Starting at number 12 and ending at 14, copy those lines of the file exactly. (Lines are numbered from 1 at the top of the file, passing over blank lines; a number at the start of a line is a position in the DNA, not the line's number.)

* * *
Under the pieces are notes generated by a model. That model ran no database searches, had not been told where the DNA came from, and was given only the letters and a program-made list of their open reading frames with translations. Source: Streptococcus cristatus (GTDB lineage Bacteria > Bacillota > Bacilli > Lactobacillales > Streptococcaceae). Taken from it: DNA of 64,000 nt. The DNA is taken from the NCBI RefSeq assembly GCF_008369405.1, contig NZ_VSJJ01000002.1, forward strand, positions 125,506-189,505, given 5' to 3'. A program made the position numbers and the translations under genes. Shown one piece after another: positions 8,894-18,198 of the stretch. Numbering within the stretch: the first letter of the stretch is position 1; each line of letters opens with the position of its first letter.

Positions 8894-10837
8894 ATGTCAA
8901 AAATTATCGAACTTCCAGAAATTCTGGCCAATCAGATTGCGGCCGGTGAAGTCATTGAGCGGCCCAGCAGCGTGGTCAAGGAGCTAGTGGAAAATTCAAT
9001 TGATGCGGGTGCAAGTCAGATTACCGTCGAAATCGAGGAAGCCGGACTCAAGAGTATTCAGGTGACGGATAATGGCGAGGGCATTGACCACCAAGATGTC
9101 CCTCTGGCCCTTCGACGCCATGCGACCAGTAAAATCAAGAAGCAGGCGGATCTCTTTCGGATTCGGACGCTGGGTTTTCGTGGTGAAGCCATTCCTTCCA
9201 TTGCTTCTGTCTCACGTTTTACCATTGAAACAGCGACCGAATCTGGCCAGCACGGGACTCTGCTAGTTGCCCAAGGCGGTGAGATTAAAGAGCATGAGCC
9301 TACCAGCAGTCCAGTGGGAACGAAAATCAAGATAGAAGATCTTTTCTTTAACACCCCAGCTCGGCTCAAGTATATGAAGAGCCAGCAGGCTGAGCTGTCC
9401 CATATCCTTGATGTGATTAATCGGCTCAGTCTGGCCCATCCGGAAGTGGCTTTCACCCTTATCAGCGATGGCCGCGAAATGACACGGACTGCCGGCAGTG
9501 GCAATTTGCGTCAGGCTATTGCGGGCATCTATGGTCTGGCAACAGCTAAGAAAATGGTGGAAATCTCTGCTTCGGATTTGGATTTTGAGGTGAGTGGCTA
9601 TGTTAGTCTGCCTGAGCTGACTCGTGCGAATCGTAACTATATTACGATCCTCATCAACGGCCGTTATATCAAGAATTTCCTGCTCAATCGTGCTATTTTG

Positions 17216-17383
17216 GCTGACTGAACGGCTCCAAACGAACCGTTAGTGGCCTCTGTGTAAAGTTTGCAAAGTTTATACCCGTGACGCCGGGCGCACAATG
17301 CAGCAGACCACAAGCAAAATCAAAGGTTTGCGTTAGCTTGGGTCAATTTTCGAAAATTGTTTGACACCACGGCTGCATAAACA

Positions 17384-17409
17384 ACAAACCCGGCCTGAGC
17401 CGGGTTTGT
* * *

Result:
Positions 17216-17383
17216 GCTGACTGAACGGCTCCAAACGAACCGTTAGTGGCCTCTGTGTAAAGTTTGCAAAGTTTATACCCGTGACGCCGGGCGCACAATG
17301 CAGCAGACCACAAGCAAAATCAAAGGTTTGCGTTAGCTTGGGTCAATTTTCGAAAATTGTTTGACACCACGGCTGCATAAACA